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Molecular nutrition & food research

Orientin improves depression-like behavior and BDNF in chronic stressed mice.


PMID 25788013

Abstract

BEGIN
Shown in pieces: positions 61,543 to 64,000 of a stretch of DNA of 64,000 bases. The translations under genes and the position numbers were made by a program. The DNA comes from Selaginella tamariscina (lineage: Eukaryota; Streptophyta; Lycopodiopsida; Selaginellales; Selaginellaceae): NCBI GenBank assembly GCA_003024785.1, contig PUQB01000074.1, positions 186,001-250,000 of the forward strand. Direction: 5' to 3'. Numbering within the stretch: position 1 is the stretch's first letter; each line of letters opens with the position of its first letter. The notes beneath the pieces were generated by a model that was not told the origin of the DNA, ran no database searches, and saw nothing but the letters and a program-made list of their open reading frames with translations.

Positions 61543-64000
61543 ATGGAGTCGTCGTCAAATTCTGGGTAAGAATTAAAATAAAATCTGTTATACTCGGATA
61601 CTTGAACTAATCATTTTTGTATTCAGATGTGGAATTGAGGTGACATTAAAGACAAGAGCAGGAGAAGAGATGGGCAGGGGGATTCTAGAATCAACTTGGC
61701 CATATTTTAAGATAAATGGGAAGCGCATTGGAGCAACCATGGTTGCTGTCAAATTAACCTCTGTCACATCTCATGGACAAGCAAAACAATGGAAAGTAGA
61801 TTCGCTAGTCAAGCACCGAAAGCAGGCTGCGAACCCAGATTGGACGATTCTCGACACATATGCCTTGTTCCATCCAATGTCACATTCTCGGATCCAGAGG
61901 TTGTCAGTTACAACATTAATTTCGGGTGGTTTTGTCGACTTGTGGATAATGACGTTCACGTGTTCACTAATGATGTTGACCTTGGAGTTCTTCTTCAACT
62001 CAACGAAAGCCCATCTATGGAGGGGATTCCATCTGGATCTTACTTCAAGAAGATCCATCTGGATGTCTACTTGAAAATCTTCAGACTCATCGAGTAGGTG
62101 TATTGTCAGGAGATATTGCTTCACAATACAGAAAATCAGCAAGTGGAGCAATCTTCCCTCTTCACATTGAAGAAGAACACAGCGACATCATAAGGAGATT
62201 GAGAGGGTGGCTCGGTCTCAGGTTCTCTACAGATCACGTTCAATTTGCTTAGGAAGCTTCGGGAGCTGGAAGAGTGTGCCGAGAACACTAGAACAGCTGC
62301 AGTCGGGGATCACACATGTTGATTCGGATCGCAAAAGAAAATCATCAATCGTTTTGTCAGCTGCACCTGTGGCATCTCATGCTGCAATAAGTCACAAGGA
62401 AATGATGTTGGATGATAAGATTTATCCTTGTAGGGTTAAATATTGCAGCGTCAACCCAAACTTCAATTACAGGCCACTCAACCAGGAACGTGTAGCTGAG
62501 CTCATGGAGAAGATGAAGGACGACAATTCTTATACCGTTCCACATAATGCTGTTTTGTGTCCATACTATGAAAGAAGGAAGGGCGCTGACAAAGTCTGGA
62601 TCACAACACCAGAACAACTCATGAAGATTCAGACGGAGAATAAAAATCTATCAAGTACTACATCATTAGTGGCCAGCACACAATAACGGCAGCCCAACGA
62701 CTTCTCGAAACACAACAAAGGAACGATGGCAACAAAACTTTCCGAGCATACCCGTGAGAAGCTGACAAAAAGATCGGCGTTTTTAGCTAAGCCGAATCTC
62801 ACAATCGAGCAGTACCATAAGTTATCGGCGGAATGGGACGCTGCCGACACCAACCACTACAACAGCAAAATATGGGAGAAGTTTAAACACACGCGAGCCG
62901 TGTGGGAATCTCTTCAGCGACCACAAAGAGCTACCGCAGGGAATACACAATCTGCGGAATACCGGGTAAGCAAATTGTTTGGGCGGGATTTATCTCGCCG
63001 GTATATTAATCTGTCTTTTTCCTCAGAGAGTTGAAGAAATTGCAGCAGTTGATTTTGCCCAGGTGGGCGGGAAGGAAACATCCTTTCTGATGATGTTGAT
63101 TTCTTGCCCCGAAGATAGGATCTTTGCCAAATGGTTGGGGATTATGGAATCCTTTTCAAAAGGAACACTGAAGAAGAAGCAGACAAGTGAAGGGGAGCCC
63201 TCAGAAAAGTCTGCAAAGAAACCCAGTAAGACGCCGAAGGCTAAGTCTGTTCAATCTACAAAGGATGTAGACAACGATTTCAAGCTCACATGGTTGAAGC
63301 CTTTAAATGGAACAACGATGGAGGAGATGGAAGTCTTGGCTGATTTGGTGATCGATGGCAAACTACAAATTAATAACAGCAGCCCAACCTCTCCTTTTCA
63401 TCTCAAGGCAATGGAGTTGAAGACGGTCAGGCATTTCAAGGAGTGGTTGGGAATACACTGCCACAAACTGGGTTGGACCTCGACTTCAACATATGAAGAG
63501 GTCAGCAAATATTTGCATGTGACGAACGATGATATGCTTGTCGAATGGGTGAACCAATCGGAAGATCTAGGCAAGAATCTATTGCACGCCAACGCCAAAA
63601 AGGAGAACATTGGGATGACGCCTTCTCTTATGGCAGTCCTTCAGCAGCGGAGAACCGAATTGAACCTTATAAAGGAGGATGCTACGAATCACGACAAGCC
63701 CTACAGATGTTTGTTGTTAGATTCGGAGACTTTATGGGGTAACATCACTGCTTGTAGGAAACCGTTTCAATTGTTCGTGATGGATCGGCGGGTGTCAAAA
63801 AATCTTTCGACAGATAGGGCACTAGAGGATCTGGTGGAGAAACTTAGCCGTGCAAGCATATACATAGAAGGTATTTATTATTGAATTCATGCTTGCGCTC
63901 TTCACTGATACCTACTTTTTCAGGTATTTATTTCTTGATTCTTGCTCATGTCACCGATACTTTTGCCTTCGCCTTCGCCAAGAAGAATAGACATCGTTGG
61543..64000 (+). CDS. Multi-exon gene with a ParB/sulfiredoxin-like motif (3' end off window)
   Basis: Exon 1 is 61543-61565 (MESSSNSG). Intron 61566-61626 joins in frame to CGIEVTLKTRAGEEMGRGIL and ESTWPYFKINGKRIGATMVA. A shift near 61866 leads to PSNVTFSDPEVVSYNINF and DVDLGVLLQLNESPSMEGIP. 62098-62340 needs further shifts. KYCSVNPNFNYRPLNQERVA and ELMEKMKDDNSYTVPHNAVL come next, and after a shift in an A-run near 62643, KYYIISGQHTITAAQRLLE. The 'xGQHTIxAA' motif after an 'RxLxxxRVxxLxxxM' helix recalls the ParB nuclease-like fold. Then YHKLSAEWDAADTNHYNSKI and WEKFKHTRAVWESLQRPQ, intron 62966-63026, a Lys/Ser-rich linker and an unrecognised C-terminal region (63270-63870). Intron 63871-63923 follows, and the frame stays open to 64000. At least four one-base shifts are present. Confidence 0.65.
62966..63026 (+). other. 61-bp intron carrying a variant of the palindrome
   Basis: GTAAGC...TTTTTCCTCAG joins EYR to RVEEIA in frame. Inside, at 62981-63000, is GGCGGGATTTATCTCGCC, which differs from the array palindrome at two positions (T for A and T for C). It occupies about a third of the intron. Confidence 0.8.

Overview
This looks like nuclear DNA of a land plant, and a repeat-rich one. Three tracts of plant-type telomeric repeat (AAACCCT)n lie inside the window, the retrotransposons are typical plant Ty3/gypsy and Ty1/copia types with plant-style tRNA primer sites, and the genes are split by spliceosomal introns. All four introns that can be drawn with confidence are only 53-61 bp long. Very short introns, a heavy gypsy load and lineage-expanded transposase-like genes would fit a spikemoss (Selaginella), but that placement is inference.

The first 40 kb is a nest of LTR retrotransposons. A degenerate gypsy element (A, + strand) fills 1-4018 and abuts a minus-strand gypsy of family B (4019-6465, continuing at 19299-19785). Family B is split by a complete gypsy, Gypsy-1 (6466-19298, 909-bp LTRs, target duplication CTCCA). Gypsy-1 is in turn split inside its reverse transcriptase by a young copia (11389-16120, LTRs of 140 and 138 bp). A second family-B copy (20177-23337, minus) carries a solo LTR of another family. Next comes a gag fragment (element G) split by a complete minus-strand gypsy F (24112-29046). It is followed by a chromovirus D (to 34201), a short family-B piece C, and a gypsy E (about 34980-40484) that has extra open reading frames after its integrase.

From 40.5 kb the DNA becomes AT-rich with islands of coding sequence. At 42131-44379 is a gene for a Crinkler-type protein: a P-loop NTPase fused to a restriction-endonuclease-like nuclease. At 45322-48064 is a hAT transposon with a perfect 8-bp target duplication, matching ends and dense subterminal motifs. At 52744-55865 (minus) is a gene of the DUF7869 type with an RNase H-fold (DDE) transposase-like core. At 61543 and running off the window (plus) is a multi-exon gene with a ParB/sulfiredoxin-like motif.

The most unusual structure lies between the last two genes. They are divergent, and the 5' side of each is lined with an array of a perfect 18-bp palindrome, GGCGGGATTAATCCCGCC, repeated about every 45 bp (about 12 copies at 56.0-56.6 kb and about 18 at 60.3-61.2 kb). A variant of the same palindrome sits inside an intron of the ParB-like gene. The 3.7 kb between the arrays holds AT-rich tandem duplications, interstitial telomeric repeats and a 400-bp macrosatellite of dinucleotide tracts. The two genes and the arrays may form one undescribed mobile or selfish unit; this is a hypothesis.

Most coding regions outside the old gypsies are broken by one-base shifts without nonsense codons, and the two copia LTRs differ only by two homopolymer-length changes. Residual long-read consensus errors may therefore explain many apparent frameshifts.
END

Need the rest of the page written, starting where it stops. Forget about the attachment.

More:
Oxidative stress is involved in chronic stress-induced depression and the disruption of neurotransmission and neuroplasticity. Recently, orientin, a phenolic compound abundant in some fruits, millet, and herbs, has been shown to have antioxidant properties. This study investigated the potential antidepressant effects of orientin against chronic stress and its underlying mechanisms. The chronic unpredictable mild stress (CUMS) model was used to investigate the effects of orientin on behavior and biochemical alterations in mice. After 2 weeks of the CUMS protocol, the mice were treated with orientin (20 mg/kg and 40 mg/kg, oral gavage) for 3 weeks. Administration of orientin significantly alleviated the CUMS-induced depression-like behavior, including sucrose preference reduction, locomotor activity decline, and hypomotility. Orientin treatment attenuated the oxidative stress markers and increased the concentrations of serotonin and norepinephrine in the hippocampus and prefrontal cortex of CUMS mice. Orientin treatment also increased the brain-derived neurotrophic factor and synapse-associated proteins (synaptophysin and postsynaptic density protein 95) of CUMS mice. Orientin exerts antidepressant-like effects on CUMS mice, specifically by improving central oxidative stress, neurotransmission, and neuroplasticity. Therefore, supplementation with orientin-enriched food or fruit could be beneficial as a preventive strategy for chronic stress-induced depression.

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